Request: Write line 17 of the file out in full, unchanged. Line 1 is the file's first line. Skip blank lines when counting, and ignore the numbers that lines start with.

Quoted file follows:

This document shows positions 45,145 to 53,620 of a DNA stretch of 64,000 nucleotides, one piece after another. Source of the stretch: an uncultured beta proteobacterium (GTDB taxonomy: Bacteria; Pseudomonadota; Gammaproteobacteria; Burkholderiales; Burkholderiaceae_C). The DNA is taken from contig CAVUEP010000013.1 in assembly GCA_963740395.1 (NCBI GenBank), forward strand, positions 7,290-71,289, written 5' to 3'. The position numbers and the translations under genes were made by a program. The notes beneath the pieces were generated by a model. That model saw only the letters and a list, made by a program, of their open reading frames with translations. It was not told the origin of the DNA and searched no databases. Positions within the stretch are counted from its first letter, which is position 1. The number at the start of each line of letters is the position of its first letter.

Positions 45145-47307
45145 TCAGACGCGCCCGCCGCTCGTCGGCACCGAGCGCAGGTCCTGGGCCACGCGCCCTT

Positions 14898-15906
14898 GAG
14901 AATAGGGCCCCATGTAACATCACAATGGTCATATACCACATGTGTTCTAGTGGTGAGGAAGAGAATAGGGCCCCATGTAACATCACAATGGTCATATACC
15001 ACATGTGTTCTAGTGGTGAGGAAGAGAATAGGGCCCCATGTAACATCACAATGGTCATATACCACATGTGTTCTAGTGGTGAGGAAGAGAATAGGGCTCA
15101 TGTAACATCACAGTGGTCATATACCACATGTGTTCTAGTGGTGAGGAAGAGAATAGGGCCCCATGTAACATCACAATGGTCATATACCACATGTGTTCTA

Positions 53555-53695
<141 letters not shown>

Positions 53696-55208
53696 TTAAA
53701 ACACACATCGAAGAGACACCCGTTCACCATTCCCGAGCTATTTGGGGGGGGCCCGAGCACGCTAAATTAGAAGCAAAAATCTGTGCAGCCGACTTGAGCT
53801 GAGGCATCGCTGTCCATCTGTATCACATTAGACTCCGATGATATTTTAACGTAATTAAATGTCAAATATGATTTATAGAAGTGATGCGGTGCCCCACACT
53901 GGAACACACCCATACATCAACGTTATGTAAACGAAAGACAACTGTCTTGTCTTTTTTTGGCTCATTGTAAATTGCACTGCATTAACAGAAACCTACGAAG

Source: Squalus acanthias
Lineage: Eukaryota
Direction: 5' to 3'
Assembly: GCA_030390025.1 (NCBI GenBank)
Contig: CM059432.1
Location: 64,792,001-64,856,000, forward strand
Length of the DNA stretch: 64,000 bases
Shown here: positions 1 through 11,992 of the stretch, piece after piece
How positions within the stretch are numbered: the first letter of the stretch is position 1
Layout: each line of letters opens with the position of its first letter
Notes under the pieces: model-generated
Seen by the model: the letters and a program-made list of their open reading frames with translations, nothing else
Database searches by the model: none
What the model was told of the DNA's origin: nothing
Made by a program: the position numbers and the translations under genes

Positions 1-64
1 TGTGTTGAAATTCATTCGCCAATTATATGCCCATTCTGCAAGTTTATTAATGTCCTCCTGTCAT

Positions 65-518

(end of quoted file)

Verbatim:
Lineage: Eukaryota